Aim: To investigate the relationship between serum uric acid levels and cardiovascular disease in Asians. Methods: We examined the above relationship using the data of Evidence for Cardiovascular Prevention from Observational Cohorts in Japan (EPOCH-JAPAN Study). The data of 36,313 subjects (15,628 men and 20,685 women aged 35 –89 years without histories of stroke, coronary heart disease, or cancer at baseline) were used for the analyses. Sex-specific hazard ratios (HRs) of mortality from cardiovascular disease were estimated according to the quintiles of serum uric acid using Cox hazard models stratified by cohorts. Results: During 441,771 person-years of follow-up, we documented 1,288 cardiovascular deaths. A J-or U-shaped relationship between serum uric acid level and cardiovascular disease mortality was observed. Compared with the lowest quintile of serum uric acid levels, the highest quintile was associated with an increased cardiovascular disease mortality in men [HR: 1.28; 95% confidence interval (CI): 1.01– 1.63] and women (HR: 1.51; 95% CI: 1.14–1.99). However, there was no significant association with mortality from stroke, coronary heart disease or heart failure in both men and women. Conclusion: This large pooled analysis in Japan suggested a J-or U-shaped relationship between serum uric acid levels and cardiovascular mortality. The highest quintile of serum uric acid levels was associated with increased cardiovascular disease mortality in both Japanese men and women.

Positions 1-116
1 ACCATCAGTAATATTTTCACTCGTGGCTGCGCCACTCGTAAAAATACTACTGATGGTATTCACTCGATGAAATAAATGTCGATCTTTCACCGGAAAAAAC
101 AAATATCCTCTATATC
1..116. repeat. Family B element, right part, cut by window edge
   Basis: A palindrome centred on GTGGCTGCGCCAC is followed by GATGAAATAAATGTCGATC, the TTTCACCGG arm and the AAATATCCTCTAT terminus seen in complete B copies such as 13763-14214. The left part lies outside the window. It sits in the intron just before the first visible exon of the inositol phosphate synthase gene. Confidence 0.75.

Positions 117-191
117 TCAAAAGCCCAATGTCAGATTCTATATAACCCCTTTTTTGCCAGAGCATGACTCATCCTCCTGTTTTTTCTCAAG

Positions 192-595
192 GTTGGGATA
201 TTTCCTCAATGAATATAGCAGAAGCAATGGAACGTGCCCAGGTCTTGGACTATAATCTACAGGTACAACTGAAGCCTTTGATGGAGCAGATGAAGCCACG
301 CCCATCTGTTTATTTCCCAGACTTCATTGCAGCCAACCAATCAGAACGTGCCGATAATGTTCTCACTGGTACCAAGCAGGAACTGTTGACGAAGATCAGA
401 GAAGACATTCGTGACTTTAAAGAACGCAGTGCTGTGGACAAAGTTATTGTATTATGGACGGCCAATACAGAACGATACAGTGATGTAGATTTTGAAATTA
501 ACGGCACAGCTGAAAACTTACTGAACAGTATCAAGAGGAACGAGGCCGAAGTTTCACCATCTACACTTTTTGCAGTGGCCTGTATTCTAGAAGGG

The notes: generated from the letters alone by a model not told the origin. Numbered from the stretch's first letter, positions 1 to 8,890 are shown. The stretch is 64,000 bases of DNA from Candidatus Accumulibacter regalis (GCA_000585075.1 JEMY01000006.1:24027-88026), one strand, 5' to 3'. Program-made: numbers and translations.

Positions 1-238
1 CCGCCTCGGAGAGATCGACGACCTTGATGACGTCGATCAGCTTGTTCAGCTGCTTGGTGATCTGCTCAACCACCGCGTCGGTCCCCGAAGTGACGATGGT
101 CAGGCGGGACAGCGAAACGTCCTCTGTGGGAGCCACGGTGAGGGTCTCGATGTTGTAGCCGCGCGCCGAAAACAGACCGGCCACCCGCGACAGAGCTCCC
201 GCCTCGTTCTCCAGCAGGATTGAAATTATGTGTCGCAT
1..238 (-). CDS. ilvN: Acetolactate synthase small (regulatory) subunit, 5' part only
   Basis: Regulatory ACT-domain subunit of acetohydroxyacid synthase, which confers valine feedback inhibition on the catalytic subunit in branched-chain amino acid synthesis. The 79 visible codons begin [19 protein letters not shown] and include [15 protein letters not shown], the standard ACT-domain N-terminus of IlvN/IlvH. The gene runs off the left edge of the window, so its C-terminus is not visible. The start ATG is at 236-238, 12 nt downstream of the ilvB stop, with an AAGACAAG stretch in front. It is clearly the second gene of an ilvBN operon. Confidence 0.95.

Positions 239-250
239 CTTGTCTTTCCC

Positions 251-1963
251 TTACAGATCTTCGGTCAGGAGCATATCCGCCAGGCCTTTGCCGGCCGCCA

ASJC Scopus subject areas
- Cardiology and Cardiovascular Medicine
- Internal Medicine
- Biochemistry, medical